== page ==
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April 21st, 2017 / InDepth News

Forty percent of the food produced in Africa is lost, largely due to poor product handling, storage and processing practices, with aflatoxins often responsible for much of this loss in the post-harvest phase.

Aflatoxins are poisonous and cancer-causing chemical produced by certain moulds (Aspergillus flavus and Aspergillus parasiticus) which grow in soil, decaying vegetation, hay and grains.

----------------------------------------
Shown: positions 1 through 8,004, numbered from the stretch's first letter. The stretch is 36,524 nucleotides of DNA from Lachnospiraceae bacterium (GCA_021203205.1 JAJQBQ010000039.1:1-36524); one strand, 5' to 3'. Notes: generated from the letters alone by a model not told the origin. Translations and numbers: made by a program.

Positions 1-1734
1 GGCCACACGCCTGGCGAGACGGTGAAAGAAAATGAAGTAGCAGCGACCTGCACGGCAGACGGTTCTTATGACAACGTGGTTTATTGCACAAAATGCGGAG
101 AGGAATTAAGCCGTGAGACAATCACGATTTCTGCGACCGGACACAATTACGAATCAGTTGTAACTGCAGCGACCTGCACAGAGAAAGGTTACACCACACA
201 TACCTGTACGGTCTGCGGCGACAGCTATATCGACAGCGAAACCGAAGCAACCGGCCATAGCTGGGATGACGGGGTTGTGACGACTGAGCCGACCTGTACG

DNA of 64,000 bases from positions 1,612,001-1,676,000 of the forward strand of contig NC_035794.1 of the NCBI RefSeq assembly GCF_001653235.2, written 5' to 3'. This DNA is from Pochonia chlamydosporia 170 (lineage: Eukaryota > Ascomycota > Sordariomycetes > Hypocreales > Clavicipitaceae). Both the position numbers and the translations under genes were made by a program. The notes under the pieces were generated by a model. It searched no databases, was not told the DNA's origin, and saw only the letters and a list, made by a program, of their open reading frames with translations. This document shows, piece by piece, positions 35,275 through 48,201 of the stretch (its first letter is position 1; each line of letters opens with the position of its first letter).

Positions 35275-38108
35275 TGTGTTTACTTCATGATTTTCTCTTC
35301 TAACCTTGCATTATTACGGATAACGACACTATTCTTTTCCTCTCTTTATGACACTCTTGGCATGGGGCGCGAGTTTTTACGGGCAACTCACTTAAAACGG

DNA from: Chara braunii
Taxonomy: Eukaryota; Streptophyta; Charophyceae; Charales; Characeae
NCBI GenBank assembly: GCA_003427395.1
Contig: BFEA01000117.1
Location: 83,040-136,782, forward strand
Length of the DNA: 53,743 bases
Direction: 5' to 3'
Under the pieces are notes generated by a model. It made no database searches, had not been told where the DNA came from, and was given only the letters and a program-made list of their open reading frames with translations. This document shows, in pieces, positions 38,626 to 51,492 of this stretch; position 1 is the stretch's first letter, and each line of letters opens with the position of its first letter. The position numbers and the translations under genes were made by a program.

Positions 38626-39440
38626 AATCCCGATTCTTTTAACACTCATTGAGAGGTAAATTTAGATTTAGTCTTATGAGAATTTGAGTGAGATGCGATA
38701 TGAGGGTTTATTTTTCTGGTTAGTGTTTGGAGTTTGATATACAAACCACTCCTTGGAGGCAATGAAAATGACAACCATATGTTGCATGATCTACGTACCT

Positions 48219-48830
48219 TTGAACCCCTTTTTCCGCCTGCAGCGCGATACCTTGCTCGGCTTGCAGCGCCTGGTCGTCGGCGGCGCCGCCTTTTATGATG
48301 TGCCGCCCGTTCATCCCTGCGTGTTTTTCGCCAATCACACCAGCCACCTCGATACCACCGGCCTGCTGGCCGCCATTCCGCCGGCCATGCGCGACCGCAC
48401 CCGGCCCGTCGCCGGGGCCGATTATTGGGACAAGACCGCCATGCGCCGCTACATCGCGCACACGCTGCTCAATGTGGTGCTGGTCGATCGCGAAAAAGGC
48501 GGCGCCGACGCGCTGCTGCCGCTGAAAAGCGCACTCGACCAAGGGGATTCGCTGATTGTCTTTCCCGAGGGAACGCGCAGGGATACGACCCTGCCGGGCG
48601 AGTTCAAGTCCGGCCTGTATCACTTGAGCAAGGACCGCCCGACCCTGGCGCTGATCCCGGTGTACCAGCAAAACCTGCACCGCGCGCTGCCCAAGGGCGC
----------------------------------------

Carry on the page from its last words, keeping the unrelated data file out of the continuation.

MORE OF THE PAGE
At the 1st All Africa Post-Harvest Congress held in Nairobi from March 28 -31 to tackle the problem of post-harvest food losses in Africa, ‘aflatoxin management, food safety and nutrition’ was one of the issues on the agenda, with experts calling for improved post-harvest handling of food.

Elizabeth Ogutu, strategy and operations senior officer with the African Union’s Partnership for Aflatoxin Control in Africa (PACA), noted that aflatoxins impact food safety, health, trade and agriculture, accounting for 30 percent of liver cancer infections in Africa, and are responsible for the loss of around 670 million dollars. Read more